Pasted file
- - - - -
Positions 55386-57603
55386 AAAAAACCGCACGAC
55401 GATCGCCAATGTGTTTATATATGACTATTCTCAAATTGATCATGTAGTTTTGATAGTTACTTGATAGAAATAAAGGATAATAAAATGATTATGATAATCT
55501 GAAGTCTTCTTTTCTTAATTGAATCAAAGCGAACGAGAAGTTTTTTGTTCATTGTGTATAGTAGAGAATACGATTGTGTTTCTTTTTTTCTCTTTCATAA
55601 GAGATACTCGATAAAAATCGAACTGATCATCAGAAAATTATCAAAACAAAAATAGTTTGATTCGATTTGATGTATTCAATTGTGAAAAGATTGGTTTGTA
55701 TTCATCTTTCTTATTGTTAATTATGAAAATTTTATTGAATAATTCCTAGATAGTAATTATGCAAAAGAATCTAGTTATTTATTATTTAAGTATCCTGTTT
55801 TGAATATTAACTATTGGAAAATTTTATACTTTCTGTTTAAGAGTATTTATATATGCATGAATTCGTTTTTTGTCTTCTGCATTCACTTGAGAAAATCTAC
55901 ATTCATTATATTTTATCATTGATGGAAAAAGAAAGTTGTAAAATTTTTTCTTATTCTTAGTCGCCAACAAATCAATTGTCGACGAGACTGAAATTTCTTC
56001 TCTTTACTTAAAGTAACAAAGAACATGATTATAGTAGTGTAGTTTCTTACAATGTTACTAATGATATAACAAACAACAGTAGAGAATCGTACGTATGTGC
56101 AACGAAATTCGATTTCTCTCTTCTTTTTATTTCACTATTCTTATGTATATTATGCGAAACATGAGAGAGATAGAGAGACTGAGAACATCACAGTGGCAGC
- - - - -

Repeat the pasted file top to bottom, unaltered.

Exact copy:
Positions 55386-57603
55386 AAAAAACCGCACGAC
55401 GATCGCCAATGTGTTTATATATGACTATTCTCAAATTGATCATGTAGTTTTGATAGTTACTTGATAGAAATAAAGGATAATAAAATGATTATGATAATCT
55501 GAAGTCTTCTTTTCTTAATTGAATCAAAGCGAACGAGAAGTTTTTTGTTCATTGTGTATAGTAGAGAATACGATTGTGTTTCTTTTTTTCTCTTTCATAA
55601 GAGATACTCGATAAAAATCGAACTGATCATCAGAAAATTATCAAAACAAAAATAGTTTGATTCGATTTGATGTATTCAATTGTGAAAAGATTGGTTTGTA
55701 TTCATCTTTCTTATTGTTAATTATGAAAATTTTATTGAATAATTCCTAGATAGTAATTATGCAAAAGAATCTAGTTATTTATTATTTAAGTATCCTGTTT
55801 TGAATATTAACTATTGGAAAATTTTATACTTTCTGTTTAAGAGTATTTATATATGCATGAATTCGTTTTTTGTCTTCTGCATTCACTTGAGAAAATCTAC
55901 ATTCATTATATTTTATCATTGATGGAAAAAGAAAGTTGTAAAATTTTTTCTTATTCTTAGTCGCCAACAAATCAATTGTCGACGAGACTGAAATTTCTTC
56001 TCTTTACTTAAAGTAACAAAGAACATGATTATAGTAGTGTAGTTTCTTACAATGTTACTAATGATATAACAAACAACAGTAGAGAATCGTACGTATGTGC
56101 AACGAAATTCGATTTCTCTCTTCTTTTTATTTCACTATTCTTATGTATATTATGCGAAACATGAGAGAGATAGAGAGACTGAGAACATCACAGTGGCAGC